EVER FELT SO THIRSTY BUT THERE WAS NO WATER IN SIGHT TO DRINK? OR FELT SO PRESSED AND IN NEED OF A TOILET BUT COULD SEE NONE IN SIGHT WHERE YOU COULD RELIEVE YOURSELF IN PEACE?
LACK OF ACCESS TO CLEAN WATER AND EFFECTIVE SANITATION IMPACTS THE HEALTH OF A COMMUNITY AS WELL AS THEIR ABILITY TO DEVELOP ECONOMICALLY.
HERE ARE SOME STAGGERING FACTS:
- 2.5 billion people across the world don’t have somewhere safe to go to the toilet (WHO / UNICEF)
- Bad sanitation is one of the world’s biggest killers: it hits women, children, old and sick people hardest
- Every minute, three children under the age of five die because of dirty water and poor sanitation (WHO)
- Right now, more than 50 per cent of hospital beds in developing countries are filled with people who have an illness caused by poor sanitation or dirty water (UNDP)
- In Africa, half of young girls who drop out of school do so because they need to collect water – often from many miles away – or because the school hasn’t got a basic toilet.
- The lack of a loo makes women and girls a target for sexual assault as they go to the toilet in the open, late at night
- Many women get bitten by snakes as they squat in the grass to go to the toilet
- For every £1 spent on a water and sanitation program, £8 is returned through saved time, increased productivity and reduced health costs. (UNDP)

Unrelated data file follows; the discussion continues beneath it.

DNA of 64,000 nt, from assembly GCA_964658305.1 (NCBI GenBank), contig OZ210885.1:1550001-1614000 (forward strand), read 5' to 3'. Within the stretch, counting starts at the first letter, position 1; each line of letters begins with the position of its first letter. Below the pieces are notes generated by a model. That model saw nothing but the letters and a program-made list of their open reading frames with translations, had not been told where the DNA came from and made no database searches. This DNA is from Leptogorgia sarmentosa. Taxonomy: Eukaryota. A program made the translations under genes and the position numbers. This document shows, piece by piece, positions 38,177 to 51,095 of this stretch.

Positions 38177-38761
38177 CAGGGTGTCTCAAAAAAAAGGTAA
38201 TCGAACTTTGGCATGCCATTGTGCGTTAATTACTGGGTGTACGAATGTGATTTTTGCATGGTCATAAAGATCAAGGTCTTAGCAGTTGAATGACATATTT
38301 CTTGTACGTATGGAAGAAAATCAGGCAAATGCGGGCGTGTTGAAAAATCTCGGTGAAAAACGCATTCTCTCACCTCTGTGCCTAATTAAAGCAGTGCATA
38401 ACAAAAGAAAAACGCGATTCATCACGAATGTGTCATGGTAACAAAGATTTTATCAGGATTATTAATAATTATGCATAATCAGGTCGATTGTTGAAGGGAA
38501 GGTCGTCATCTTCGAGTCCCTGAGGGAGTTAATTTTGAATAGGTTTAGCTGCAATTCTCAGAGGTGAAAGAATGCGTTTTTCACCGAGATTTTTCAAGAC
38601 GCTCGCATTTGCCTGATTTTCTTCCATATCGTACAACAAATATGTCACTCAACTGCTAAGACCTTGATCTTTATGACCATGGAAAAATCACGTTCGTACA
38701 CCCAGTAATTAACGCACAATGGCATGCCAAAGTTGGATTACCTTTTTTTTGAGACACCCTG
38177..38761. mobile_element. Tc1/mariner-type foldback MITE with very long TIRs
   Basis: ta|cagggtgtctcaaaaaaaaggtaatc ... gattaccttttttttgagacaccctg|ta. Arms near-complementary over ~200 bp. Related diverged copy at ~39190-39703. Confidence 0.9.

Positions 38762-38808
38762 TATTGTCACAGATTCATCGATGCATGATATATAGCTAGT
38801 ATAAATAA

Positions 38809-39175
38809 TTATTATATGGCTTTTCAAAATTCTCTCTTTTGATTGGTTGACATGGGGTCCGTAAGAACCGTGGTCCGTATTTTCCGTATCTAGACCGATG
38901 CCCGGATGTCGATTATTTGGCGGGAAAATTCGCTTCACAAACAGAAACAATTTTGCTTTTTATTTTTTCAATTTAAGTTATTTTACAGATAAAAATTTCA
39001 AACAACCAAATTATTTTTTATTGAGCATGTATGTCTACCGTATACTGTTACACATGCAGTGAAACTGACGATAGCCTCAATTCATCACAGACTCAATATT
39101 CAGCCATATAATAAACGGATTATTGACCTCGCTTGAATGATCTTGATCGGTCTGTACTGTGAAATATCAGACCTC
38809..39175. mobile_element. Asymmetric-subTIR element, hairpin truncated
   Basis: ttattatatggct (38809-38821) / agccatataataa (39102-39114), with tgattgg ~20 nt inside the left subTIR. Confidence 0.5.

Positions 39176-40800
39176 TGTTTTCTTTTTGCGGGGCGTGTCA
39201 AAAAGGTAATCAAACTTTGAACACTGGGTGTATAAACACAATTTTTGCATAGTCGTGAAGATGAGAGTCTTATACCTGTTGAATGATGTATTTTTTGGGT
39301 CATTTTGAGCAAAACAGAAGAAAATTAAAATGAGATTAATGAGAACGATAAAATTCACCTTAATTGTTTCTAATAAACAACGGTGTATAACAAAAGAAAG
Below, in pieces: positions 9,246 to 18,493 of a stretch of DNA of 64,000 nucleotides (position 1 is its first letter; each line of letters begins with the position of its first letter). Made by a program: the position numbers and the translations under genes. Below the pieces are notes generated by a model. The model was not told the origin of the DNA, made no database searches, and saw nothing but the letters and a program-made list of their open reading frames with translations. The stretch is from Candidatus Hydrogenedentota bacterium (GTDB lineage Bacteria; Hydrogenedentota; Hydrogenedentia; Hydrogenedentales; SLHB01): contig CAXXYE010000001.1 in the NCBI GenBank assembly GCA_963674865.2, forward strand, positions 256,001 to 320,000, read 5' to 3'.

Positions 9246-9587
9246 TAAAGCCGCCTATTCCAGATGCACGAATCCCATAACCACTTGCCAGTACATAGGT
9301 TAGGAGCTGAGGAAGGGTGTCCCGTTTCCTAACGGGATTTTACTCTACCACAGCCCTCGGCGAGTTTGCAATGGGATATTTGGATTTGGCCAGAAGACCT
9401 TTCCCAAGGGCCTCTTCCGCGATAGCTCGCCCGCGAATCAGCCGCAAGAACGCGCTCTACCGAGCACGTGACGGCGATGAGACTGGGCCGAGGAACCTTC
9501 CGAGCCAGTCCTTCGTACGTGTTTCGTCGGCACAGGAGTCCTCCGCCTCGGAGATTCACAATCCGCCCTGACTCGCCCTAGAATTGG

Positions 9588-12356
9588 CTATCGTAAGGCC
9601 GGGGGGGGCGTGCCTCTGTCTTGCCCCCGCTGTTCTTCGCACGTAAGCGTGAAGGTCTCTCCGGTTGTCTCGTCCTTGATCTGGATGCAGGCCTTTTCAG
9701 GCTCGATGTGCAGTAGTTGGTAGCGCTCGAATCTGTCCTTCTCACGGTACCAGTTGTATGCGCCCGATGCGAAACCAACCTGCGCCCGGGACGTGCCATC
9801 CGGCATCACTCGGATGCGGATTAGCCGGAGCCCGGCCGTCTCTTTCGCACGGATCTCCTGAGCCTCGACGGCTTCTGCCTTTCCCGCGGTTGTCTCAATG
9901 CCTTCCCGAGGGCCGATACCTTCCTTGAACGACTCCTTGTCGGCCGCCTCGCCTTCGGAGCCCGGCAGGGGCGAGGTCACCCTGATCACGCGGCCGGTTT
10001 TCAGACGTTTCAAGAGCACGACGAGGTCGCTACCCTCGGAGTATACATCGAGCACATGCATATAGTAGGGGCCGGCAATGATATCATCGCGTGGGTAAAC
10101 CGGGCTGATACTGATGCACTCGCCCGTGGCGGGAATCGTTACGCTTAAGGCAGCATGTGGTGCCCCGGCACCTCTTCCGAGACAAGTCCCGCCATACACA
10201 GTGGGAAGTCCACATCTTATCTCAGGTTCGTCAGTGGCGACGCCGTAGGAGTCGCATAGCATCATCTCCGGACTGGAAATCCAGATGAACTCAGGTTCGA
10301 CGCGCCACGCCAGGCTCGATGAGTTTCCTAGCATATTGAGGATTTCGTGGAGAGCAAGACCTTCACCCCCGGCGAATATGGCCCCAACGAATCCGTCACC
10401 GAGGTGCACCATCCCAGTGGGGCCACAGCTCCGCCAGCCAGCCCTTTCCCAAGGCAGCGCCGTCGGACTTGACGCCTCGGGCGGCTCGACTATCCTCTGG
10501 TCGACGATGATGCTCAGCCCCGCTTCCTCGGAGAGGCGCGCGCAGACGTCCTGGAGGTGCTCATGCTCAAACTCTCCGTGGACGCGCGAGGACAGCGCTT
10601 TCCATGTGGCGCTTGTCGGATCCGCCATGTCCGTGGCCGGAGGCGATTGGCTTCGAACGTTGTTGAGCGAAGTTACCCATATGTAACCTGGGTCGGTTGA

- In 2000, 189 countries signed up to the UN’s Millennium Development Goals. The sanitation target for 2015 is currently way off-target and won’t be met in sub-Saharan African until the 23rd century.
That is where Banza Sanitation comes in to help bridge the gap, especially as concerns availability of toilets in developing countries.
The Banza toilet can be used in the safety of the home, away from the reality of rapists and snakes.
It is a portable unit and can be moved around, and even taken on safaris.
With the pilot phase of rolling out the units to select case studies in Mathare settlement area having started, our ears are on the ground to know and understand the true benefits to the community.
So far, the recipients are excited about its convenience and portability, making trips to the pit latrine, and the use of flying toilets a thing of the past.
Our hope and desire is that if the Banza toilet achieves what it set out to, to bridge a gap in the sanitation cycle, it will move from just being used by select families in Mathare, to many other families around the country and the region.